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by an anonymous user on Sep. 12, 2011I wish these various bloggers would quit helping/advising MS in what they should do. I'm torn on this subject myself. If MS opens up, then what's the point of developing Linux or BSD? It's asta-la-byebye for free software. Yes, I would like to see MS go the way of the Dodo bird and the leaders on unemployment, but... if people keep on whining about MS, incompatibility and their NIH, consume and devour tactics and MS catches on, then good free software development will go extinct. I'd rather keep my Linux, spend my extra cash on actually buying FOSS software and make more cash on the side fixing messed-up windows machines.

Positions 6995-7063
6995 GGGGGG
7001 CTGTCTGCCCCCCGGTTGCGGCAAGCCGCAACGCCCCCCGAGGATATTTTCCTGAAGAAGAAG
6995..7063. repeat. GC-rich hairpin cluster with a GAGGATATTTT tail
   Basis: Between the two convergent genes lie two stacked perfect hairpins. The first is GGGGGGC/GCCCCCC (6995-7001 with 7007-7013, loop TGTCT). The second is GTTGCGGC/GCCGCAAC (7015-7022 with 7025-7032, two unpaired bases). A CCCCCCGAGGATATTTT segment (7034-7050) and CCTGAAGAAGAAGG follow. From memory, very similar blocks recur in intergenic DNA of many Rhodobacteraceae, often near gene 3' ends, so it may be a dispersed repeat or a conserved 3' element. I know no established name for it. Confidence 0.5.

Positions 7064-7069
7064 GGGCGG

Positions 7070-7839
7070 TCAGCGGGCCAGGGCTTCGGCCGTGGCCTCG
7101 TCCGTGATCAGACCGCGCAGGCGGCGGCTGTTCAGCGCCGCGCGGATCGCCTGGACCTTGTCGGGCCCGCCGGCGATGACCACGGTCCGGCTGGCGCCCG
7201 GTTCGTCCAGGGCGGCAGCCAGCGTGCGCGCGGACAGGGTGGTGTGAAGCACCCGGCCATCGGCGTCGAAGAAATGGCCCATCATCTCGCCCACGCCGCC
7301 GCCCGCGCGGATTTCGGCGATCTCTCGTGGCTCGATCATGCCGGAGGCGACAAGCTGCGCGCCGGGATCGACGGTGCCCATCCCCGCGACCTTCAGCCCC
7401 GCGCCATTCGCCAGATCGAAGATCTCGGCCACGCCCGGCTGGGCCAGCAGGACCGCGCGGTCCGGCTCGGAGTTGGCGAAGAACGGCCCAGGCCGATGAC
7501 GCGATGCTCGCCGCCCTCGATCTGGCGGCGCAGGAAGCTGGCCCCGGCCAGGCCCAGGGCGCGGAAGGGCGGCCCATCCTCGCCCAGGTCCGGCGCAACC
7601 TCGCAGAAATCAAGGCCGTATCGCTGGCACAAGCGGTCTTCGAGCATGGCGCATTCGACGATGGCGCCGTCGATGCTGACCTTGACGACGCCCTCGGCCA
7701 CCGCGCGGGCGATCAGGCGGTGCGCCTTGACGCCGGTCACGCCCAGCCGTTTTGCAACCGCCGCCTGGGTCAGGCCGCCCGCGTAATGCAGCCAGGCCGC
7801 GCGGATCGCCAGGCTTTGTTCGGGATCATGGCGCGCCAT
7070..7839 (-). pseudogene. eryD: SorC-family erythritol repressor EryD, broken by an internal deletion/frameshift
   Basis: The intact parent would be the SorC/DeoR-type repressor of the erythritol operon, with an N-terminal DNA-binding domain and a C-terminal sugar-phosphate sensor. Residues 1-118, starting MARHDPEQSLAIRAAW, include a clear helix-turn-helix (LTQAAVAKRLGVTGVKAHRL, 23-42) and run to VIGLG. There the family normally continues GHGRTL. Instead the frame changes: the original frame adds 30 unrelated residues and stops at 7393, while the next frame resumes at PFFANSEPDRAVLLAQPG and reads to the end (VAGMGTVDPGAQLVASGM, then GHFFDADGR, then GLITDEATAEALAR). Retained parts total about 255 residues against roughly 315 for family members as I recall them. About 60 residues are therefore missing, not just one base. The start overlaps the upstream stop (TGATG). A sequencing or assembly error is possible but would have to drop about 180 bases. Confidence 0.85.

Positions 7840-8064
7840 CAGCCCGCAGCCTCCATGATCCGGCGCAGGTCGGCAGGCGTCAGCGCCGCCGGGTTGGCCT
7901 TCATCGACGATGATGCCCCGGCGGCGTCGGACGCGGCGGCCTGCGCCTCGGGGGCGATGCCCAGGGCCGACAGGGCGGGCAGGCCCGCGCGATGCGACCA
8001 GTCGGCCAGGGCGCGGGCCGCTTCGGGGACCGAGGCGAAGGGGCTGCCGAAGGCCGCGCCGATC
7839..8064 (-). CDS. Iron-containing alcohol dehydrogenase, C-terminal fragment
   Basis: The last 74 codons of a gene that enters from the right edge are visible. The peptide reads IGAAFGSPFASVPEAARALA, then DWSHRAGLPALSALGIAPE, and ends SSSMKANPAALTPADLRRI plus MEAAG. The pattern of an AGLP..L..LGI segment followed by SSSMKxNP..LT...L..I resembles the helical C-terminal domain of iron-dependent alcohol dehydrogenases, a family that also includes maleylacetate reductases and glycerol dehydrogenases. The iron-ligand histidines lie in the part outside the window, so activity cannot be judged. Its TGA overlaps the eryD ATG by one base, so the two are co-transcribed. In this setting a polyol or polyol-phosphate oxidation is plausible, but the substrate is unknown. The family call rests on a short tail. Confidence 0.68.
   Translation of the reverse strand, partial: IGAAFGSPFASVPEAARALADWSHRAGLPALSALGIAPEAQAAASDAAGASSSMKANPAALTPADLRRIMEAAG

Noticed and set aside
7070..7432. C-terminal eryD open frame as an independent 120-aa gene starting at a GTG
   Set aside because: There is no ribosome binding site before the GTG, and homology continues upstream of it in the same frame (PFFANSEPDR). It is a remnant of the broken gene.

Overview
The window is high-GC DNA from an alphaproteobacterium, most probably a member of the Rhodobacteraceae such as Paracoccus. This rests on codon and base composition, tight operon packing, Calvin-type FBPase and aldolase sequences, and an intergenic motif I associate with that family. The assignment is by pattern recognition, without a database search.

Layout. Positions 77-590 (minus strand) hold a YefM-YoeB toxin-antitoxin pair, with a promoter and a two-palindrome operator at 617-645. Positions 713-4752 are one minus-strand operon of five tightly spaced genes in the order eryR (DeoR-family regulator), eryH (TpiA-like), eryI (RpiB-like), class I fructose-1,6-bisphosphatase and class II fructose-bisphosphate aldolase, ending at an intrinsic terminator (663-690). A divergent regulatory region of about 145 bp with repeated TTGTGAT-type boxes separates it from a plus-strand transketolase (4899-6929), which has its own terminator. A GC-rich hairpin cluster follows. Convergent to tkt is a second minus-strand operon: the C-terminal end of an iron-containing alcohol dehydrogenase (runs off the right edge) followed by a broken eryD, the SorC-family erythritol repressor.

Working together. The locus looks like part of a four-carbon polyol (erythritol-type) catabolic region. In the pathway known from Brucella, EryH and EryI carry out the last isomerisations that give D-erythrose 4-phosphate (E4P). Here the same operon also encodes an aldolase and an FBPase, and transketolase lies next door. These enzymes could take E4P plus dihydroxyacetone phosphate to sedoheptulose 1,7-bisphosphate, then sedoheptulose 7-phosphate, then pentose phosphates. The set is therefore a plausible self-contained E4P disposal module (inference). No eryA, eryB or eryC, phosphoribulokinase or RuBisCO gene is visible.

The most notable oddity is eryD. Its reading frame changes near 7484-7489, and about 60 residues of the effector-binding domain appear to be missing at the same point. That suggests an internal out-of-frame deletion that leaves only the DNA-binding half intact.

The Linux desktop already surpasses Windows in almost every way and getting better everyday. There is no reason to use Windows now. Let the people who are stuck on stupid continue wasting their money on PC repairs and expensive software as FOSS needs the competition as the drive to do better!
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by an anonymous user on Sep. 13, 2011>>>The Linux desktop already surpasses Windows in almost every way and getting better everyday.
hahaha funny